SAFe (Scaled Agile Framework for Lean software and systems engineering) is a Framework, in other words a box of tools and components used as a basis for software.
It is part of the Agile project management model, which brings together several methods that are intended to be reactive and close to the market reality.
The 2001 Agile manifesto presents the model, based on iteration and incrementation. The most important thing to know about the Agile method is its value base: communication, receptivity to change, collaboration with the customer and finally operational capacity. In short, the Agile method reforms IT project management by working to better satisfy demand and improve development work.
SAFe is a method designed to propel companies already engaged in Agile by enabling them to carry out major software developments. It is based on a simple observation, that of the existence of a gap between the teams in charge of development and those in charge of product delivery.
SAFe then points out the inadequacy of SCRUM in synchronizing teams and claims to exceed it. Dean Leffingwell illustrates the SAFe tool with the Big Picture, a diagram that determines three layers: project teams, programs and portfolio. The main advance of SAFe in project management lies particularly in the "programme" section. Indeed, Leffingwell presents the metaphor of the delivery train, called ART (Agile Release Train), a train designed to create a link between teams involved in the same software components. SAFe's ambition is to make companies more agile in their decision-making process and in the management of their portfolios.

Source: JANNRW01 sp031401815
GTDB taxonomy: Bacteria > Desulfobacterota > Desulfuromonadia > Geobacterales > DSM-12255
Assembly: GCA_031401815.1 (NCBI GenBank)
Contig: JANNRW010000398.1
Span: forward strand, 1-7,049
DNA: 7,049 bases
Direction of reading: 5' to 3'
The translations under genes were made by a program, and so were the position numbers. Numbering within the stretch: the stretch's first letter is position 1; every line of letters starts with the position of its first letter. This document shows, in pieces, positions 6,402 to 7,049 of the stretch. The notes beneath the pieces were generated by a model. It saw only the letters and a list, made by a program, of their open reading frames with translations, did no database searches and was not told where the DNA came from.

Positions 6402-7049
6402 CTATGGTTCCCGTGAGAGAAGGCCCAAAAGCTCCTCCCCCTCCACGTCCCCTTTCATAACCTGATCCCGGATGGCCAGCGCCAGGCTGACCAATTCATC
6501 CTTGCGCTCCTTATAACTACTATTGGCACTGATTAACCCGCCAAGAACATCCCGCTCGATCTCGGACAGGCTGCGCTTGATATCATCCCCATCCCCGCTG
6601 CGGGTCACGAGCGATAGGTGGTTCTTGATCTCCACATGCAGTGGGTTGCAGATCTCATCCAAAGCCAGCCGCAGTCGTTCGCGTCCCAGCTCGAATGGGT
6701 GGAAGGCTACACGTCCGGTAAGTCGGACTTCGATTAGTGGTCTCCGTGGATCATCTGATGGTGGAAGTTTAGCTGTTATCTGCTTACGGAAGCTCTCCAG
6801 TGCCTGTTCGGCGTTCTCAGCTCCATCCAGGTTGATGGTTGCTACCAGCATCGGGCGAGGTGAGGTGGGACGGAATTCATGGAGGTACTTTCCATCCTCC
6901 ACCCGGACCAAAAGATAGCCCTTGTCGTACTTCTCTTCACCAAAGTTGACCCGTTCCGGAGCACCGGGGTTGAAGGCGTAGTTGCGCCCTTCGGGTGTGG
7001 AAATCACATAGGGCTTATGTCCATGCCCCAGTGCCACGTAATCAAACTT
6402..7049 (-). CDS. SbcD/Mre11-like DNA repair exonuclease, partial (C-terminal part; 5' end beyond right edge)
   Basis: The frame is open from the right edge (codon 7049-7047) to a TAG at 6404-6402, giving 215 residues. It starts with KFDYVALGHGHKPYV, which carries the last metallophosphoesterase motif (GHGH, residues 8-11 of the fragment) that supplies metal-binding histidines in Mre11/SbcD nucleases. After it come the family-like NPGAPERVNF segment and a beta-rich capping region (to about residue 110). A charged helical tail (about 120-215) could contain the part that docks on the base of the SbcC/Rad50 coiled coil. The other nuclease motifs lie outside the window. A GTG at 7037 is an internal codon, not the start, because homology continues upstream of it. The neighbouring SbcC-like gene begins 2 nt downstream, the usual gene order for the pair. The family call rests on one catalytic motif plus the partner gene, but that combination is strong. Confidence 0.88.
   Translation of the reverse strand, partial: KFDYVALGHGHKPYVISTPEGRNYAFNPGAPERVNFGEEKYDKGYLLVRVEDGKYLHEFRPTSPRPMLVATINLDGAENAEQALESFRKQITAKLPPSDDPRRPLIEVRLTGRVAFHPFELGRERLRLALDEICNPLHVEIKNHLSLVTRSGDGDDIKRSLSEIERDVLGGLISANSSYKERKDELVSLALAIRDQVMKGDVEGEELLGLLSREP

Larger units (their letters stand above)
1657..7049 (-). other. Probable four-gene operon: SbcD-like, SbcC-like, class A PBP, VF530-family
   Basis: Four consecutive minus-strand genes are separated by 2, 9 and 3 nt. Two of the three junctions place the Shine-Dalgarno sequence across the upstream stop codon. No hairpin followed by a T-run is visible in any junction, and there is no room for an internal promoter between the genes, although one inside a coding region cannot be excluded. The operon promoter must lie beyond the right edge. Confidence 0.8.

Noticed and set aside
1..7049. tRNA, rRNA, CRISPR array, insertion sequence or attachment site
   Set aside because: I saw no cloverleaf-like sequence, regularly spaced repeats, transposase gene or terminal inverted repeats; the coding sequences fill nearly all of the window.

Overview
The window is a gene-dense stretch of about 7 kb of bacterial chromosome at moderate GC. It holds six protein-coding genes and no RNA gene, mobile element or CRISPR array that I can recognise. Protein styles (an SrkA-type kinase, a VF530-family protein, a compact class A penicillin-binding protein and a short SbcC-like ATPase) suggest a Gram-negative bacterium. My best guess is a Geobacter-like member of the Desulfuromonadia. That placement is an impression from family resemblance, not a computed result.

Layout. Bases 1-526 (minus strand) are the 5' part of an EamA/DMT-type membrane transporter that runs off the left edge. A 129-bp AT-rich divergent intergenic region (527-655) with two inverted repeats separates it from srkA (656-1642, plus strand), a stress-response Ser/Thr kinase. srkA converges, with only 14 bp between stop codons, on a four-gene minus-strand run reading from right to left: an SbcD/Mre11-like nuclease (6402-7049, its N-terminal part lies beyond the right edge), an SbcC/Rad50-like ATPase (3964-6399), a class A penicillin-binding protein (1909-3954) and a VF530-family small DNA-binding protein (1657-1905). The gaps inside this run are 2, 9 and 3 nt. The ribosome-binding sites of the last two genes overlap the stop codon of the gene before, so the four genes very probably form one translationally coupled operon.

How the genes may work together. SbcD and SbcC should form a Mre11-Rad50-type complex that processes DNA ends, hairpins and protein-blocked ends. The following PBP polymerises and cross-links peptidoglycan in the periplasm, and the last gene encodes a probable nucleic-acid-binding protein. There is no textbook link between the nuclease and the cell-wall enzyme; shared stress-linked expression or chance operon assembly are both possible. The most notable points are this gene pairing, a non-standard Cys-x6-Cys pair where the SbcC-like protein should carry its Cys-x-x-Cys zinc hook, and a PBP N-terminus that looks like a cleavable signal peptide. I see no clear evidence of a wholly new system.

This Framework is known for its ease of implementation through the training, plans and roadmaps it offers. It is also credited with reducing risks to the company.